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Lead is a naturally occurring, bluish-gray metal found in small amounts in the earth's crust. It can be found through all parts of the environment. Most of the lead found in the environment is from human activities like mining, manufacturing, and burning fossil fuels. Lead has many uses. It is used in ammunition, metal products (including solder and pipe), roofing, and in X-ray shielding. The most important use of lead has been in the production of batteries (12).

Exposure to lead can result in serious health problems. The primary target organ for lead toxicity is the brain and central nervous system, especially during fetal and early child development. In children and adults, very high levels of exposure can cause coma, convulsions, and even death. Lower levels of exposure to lead can produce delayed cognitive development, reduced IQ scores, and impaired hearing -- even at exposure levels once thought to cause no harmful effects. Depending on the amount of lead absorbed, exposure can also cause toxic effects on the kidneys, impair regulation of vitamin D, and diminish synthesis of heme in red blood cells. Toxicity can be persistent, and effects on the central nervous system may be irreversible (12)(13).

In recent years, a growing number of investigators have examined the effect of exposure to low levels of lead on young children. The history of research in this field shows a progressive decline in the lowest exposure levels at which adverse health effects can be reliably detected. A threshold level of exposure at which the most sensitive effects occur has not been demonstrated.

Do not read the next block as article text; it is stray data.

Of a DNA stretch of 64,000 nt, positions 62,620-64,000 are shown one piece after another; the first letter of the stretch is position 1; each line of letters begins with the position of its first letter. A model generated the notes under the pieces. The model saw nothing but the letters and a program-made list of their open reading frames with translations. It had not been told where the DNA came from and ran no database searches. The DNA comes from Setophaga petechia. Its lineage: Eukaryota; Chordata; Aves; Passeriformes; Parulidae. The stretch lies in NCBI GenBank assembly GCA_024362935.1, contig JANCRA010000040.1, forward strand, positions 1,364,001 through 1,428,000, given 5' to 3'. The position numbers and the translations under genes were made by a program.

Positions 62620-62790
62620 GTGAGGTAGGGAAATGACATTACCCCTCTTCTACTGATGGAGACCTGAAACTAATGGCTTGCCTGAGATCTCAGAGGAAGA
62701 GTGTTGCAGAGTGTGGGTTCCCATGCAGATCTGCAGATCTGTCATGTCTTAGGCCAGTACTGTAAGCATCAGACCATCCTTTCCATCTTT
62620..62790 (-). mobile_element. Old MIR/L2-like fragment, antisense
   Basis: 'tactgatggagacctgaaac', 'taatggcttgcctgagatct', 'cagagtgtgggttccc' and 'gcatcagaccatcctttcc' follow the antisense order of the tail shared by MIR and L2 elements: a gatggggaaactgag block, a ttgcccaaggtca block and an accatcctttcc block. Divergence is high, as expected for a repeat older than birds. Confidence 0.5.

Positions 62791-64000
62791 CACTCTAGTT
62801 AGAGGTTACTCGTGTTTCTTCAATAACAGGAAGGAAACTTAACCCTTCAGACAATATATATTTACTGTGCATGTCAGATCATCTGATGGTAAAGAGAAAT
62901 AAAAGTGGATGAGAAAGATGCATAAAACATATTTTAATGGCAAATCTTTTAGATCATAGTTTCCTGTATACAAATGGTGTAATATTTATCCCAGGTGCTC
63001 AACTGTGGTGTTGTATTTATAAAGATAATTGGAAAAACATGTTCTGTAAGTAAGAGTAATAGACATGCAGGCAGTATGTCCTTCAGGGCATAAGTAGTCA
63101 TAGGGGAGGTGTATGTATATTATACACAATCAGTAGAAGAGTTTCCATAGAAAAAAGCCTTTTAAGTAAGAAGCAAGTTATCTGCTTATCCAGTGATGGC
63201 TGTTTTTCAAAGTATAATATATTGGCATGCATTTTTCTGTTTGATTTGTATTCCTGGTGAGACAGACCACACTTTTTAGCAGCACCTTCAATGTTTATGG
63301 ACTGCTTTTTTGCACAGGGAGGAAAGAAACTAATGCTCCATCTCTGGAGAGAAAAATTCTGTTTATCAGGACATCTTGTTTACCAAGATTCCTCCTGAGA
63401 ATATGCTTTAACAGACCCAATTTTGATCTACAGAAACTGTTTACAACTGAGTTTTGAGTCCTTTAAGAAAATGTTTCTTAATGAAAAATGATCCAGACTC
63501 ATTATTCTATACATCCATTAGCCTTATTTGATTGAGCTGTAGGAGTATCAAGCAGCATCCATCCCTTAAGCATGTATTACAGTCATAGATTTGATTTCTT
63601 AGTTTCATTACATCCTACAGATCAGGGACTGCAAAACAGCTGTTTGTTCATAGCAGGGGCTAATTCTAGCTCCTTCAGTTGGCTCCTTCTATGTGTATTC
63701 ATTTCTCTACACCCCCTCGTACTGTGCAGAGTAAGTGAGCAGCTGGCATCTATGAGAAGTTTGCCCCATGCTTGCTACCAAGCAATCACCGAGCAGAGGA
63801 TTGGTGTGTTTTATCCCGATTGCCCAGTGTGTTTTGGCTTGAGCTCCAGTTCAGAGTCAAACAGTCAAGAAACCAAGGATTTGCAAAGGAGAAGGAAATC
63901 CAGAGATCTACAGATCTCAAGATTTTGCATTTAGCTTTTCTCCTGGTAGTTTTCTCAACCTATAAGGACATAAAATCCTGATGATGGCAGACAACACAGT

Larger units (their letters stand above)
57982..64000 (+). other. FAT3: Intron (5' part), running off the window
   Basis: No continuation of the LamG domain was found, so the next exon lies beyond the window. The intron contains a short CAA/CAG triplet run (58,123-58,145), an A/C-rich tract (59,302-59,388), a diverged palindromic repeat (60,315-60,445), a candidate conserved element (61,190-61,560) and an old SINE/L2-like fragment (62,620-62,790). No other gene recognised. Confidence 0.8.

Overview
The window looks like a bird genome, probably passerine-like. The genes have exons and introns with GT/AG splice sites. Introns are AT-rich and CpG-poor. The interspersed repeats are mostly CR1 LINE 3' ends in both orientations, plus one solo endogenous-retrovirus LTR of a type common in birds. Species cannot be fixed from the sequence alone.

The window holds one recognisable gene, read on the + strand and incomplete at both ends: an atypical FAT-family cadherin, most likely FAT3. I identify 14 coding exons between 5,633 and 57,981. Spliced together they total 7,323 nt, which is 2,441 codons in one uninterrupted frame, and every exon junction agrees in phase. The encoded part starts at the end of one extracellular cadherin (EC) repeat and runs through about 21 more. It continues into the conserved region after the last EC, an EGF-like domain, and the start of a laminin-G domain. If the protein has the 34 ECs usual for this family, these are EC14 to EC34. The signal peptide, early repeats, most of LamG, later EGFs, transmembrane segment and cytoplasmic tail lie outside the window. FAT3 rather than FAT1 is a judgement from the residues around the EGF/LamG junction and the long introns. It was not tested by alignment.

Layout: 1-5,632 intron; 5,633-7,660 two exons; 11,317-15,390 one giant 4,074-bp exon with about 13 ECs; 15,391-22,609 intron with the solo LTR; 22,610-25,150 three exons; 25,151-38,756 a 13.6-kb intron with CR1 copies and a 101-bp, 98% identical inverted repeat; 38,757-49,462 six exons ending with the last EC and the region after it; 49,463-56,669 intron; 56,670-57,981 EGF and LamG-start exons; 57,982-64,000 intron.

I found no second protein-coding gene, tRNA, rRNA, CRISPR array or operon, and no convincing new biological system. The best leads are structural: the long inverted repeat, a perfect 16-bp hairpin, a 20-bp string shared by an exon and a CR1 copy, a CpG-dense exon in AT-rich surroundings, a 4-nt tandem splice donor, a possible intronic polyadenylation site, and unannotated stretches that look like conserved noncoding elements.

Community Health Concerns
A representative from the Madison County Health Department met briefly with ISDH and IDEM representatives during the site visit. ISDH and IDEM were told that local resources are available to provide blood lead screening for the community, if needed. During the site visit, a few individuals who live near the warehouse site were approached. They indicated that children were on the site all the time. None of them appeared to have any pressing health concerns about the site. Other health concerns gathered during site activities are listed below:

  • My daughter suffers from rheumatoid arthritis. Could this be related to the lead contamination at the site?
  • What about exposure to lead through consumption of homegrown vegetables?
  • I live across the street from the warehouse site. Could lead have migrated off site to my property?

Description of Population Near the Vicker's Warehouse Site

During the course of investigation at the site, lead contamination levels in residential yards associated with the site have been documented to be below a level of concern (<400 ppm). Lead levels in soils at the dump area, which many residents have used as part of their back yards, have been detected at levels as high as 4,700 ppm. On-site soil sample analysis has indicated the presence of lead at levels as high as 136,000 ppm. High levels of contamination have not been detected over a widespread area outside the site boundaries. After remediation of on-site soils, lead is no longer present at levels of health concern.